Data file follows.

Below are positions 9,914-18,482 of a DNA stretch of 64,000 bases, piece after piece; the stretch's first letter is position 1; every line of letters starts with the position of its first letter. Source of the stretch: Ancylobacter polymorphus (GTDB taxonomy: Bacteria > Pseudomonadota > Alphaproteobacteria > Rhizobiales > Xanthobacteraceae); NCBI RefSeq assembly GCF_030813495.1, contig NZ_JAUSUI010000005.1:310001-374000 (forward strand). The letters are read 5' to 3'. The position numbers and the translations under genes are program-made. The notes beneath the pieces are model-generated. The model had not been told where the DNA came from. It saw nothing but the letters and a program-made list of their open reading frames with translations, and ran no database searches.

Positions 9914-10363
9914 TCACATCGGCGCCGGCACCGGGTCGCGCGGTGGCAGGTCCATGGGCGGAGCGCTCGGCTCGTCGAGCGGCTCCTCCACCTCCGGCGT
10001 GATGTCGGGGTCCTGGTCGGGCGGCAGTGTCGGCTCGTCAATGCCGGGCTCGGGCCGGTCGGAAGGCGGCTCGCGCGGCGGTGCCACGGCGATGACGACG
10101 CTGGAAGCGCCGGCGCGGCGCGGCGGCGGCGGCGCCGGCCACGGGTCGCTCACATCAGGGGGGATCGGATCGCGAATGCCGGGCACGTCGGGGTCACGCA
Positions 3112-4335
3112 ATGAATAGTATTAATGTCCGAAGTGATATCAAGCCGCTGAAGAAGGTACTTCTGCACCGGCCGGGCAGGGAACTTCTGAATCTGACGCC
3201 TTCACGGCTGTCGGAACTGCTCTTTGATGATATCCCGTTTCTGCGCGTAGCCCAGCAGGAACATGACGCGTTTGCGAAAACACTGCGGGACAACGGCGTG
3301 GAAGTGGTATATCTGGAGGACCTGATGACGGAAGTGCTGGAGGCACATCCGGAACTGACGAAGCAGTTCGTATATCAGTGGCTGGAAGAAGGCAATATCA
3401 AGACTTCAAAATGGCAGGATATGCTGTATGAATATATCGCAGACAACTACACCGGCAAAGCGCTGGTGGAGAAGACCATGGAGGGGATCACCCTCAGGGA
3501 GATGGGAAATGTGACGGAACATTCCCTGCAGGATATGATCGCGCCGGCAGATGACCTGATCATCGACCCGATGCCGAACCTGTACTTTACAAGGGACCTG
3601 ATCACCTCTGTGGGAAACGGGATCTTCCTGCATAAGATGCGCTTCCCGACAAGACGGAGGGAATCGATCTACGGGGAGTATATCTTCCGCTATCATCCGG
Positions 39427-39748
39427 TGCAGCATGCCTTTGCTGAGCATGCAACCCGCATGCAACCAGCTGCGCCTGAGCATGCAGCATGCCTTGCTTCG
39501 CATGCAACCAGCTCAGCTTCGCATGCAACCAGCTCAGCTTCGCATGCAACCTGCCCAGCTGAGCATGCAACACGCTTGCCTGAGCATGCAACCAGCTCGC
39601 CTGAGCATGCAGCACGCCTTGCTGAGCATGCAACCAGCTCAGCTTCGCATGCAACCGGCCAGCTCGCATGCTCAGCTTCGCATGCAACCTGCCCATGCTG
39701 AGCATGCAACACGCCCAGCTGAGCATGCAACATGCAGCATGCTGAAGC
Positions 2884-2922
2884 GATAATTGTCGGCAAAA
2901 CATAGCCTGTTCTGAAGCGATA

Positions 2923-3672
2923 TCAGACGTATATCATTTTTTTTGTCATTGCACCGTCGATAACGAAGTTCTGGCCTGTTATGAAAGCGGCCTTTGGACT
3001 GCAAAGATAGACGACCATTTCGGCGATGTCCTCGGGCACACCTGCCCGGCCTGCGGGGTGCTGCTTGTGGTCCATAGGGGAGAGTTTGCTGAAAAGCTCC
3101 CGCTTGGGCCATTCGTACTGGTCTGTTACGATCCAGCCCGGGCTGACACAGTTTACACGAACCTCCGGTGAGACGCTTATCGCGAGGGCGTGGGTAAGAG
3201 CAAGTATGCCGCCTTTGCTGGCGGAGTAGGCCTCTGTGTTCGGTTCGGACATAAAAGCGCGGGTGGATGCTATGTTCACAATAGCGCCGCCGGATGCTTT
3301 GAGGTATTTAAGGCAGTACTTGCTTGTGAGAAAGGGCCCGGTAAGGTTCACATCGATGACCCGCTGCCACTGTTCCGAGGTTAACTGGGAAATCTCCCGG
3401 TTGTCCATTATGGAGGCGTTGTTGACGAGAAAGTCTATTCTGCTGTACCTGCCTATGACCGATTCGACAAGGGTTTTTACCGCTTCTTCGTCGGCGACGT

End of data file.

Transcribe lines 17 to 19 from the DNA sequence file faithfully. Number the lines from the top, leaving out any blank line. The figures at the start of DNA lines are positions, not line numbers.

39701 AGCATGCAACACGCCCAGCTGAGCATGCAACATGCAGCATGCTGAAGC
Positions 2884-2922
2884 GATAATTGTCGGCAAAA